Farming News - International studies look at phosphorous use
International studies look at phosphorous use
Two studies investigating the use of phosphorous fertiliser have been published in the United States. Researchers from the United States and Canada, who found earlier in the week that green revolution technologies are losing their effect across a third of the world's croplands, have called for changes to agricultural research and development in line with their findings.
The researchers, from the University of Minnesota's Institute of the Environment, also said phospohorous, a key non-renewable input, is being wasted by overuse and improper use in the country, either being retained in soil, lost post-harvest or washed away. The researchers estimate that, with the inclusion of non-food crops, such as biofuels and cotton, and arable crops produced for feed, only 8 percent of phosphorous applied goes to produce food effectively.
The international research team also examined the distribution and use of phosphate fertilisers. Graham MacDonald, one of the lead researchers, said, "Given these dimensions of phosphorus – as a key fertilizer, a potential pollutant and a non-renewable resource that is being redistributed by humans – we felt that it was important to consider how phosphorus moves through the food system."
MacDonald and his colleagues made a series suggestions aimed at preserving the vital resource. They called for further efforts to focus on increased recycling of animal waste for use as fertiliser, more R&D in the area of precision fertiliser application to reduce pollution, lessening phosphorus used in livestock production and production of a wider range of agricultural commodities.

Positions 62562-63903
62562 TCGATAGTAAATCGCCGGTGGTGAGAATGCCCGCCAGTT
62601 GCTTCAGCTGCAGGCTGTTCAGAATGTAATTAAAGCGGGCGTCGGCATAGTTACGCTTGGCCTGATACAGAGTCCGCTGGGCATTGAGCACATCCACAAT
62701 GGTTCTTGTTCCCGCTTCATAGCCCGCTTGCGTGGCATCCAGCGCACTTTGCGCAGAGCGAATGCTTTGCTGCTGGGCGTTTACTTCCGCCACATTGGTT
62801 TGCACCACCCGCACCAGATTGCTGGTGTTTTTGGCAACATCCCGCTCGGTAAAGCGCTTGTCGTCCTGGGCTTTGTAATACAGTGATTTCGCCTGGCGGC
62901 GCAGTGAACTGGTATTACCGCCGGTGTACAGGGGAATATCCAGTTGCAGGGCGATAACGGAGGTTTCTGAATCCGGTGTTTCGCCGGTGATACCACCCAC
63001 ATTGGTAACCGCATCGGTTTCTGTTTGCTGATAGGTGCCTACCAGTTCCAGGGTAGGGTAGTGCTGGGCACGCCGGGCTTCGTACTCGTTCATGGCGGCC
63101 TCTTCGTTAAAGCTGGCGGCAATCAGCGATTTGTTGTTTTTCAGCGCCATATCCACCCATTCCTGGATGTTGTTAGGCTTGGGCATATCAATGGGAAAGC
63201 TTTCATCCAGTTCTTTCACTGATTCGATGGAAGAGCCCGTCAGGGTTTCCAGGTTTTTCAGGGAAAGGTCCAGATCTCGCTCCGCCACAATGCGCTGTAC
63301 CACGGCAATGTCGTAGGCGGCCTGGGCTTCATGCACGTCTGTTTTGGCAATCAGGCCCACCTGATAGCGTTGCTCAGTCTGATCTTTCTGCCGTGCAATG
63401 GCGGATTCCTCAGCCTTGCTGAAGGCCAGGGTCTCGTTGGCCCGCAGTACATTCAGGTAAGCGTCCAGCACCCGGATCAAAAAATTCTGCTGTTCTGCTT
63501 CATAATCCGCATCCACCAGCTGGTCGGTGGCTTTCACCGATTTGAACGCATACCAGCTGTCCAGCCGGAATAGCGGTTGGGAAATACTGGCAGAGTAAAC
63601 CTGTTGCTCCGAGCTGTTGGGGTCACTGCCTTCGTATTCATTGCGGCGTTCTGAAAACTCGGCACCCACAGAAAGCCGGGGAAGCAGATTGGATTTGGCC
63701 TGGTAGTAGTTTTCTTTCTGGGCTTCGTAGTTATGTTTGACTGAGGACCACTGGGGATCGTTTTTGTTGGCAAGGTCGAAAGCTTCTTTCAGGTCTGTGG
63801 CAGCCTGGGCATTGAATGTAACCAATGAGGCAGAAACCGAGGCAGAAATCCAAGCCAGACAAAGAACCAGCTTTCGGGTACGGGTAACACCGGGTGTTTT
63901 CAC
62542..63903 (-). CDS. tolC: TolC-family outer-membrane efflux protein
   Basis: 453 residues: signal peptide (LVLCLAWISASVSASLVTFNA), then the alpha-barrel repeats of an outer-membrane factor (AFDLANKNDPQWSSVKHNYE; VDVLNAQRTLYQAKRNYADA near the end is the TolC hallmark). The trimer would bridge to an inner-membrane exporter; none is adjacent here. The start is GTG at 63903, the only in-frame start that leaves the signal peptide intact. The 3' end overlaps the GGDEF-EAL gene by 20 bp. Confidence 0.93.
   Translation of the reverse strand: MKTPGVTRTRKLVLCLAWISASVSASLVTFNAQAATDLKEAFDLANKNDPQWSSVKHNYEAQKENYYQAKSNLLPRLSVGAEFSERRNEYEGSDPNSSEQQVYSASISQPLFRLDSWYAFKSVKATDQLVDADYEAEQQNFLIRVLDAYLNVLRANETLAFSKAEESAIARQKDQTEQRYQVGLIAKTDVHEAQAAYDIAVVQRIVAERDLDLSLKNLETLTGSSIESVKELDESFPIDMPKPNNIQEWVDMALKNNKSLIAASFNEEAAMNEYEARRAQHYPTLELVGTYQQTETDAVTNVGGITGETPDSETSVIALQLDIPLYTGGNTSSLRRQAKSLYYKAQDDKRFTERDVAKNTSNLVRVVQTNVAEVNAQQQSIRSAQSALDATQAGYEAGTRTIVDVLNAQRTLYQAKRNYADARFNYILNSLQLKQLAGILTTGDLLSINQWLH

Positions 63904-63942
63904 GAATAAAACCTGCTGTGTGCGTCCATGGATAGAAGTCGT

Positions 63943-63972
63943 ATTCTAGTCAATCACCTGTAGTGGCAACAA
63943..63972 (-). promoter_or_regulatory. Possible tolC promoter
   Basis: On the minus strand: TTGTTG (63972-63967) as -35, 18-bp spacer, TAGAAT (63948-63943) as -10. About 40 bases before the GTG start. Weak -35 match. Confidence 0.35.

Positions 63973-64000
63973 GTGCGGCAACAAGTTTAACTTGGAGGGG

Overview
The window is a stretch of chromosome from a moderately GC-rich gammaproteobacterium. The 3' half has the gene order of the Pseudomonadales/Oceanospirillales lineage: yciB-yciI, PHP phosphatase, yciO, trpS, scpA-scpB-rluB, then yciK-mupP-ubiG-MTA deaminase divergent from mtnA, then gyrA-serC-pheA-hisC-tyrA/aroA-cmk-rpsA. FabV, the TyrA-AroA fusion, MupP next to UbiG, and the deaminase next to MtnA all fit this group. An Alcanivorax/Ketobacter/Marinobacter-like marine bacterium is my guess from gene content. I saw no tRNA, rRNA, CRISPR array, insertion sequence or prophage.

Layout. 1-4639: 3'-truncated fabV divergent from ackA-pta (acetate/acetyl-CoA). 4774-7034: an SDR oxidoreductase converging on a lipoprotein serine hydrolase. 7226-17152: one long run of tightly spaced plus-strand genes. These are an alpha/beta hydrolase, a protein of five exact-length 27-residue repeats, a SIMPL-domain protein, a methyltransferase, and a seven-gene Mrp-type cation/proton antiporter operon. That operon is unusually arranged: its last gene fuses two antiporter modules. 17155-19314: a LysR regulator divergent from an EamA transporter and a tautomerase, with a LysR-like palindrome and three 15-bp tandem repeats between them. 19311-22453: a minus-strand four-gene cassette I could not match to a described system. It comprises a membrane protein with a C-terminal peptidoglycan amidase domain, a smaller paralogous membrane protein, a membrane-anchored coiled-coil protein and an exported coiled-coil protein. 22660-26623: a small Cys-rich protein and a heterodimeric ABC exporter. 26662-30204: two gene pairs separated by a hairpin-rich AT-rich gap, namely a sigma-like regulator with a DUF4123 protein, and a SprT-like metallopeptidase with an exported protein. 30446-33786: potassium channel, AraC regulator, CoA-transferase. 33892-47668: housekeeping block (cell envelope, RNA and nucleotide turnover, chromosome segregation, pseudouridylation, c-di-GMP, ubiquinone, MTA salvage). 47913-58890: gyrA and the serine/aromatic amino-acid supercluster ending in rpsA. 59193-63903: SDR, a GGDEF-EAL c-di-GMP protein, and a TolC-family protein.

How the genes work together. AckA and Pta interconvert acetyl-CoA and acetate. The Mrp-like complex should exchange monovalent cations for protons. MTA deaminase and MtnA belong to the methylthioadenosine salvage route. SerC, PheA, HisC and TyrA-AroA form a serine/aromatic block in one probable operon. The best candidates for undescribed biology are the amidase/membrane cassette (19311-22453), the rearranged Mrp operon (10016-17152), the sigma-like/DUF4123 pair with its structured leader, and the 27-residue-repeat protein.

Looking at current patterns of consumption, the amount of phosphorus used in the US could be halved by addressing farm management and consumer waste alone, the researchers said. This would protect non-renewable phosphate reserves and reduce pollution around the world.
Deepak Ray, another of the study's authors, recommended focusing efforts to increase yields on the 61 percent of croplands where yield is still climbing. He said, "Previous research suggests that many factors work together to limit yield growth, from cultivation practices to pests to a need for improved seeds. [Thanks to our work,] policy makers can identify regions where yield growth has stagnated or reversed, figure out what limiting factors are at play, then work to turn that trend around."
Illustrating the international IofE reserchers' point, scientists from Brown University, Rhode Island who compared soils in Brazil to those in the United States, said soil type dictates the effect of phosphorous and outlined how developments in global agriculture have wrought changes in what were once diverse regions.
Brown study examines role of soil in phosphorous use
The Brown study focused on the relationship between soils and phosphorous; researchers elaborated, "Typically in short supply, particularly in tropical soils, phosphorus is unique among fertilizer requirements. It is finite, irreplaceable and mined in just a few places around the world."